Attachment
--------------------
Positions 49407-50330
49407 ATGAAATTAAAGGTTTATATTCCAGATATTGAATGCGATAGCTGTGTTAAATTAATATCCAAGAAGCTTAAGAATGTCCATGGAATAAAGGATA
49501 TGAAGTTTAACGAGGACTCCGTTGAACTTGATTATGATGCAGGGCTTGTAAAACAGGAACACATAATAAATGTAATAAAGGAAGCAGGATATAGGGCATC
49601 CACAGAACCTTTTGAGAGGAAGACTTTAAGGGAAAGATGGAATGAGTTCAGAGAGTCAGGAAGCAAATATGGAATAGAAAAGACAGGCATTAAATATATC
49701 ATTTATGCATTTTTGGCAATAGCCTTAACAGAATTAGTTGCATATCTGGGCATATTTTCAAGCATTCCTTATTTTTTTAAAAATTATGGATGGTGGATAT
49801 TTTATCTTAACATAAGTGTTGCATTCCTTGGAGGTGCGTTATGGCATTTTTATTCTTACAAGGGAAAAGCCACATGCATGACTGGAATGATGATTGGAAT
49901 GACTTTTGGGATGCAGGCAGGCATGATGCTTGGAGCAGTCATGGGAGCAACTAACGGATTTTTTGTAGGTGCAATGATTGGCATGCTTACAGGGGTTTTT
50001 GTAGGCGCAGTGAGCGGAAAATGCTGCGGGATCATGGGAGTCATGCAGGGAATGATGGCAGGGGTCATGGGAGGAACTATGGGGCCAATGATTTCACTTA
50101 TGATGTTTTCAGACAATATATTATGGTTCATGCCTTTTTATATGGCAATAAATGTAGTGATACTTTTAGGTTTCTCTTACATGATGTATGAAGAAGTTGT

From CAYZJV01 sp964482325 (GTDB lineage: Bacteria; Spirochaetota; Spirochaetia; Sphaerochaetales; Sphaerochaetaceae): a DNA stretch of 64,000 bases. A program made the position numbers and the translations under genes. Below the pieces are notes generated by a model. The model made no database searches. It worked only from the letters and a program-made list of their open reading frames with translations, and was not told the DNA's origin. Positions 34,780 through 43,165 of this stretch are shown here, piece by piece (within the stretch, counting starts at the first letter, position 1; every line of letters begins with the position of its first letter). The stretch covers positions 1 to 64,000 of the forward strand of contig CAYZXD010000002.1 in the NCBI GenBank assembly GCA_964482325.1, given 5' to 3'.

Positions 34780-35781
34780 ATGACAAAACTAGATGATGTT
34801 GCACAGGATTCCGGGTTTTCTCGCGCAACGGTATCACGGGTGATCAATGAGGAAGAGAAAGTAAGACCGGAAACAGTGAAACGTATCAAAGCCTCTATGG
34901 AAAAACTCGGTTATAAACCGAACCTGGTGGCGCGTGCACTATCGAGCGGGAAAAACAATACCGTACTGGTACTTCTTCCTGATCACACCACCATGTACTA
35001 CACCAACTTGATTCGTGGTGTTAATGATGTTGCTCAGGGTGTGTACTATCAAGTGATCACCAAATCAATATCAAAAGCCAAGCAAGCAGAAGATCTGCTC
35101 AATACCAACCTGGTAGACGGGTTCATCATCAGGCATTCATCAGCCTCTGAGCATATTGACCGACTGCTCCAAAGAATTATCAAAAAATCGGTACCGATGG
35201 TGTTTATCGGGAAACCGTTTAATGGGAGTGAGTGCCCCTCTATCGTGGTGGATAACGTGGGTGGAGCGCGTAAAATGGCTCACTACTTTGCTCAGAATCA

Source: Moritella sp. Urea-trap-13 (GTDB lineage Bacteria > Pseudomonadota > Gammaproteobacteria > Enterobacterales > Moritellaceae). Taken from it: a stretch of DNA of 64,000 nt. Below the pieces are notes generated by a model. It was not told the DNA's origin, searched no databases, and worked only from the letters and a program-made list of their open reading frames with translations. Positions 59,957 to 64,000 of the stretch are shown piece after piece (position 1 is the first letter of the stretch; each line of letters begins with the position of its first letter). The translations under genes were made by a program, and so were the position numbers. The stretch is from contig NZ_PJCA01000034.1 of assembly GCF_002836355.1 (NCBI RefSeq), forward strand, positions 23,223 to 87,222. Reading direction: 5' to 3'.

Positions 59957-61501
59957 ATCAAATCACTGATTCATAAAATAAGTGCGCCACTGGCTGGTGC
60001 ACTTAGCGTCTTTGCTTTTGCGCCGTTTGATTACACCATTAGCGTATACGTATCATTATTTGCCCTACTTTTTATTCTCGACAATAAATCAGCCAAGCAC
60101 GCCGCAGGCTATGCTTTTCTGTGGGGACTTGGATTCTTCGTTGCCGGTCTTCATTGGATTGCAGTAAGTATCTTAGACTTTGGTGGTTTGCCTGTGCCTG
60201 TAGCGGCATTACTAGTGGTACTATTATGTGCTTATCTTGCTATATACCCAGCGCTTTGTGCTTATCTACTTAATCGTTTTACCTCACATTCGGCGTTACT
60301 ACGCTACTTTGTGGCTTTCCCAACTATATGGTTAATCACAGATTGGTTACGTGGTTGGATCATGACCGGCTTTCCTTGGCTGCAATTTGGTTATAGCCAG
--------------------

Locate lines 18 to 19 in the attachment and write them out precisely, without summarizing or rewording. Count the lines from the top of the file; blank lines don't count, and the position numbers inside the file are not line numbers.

Source: Moritella sp. Urea-trap-13 (GTDB lineage Bacteria > Pseudomonadota > Gammaproteobacteria > Enterobacterales > Moritellaceae). Taken from it: a stretch of DNA of 64,000 nt. Below the pieces are notes generated by a model. It was not told the DNA's origin, searched no databases, and worked only from the letters and a program-made list of their open reading frames with translations. Positions 59,957 to 64,000 of the stretch are shown piece after piece (position 1 is the first letter of the stretch; each line of letters begins with the position of its first letter). The translations under genes were made by a program, and so were the position numbers. The stretch is from contig NZ_PJCA01000034.1 of assembly GCF_002836355.1 (NCBI RefSeq), forward strand, positions 23,223 to 87,222. Reading direction: 5' to 3'.

Positions 59957-61501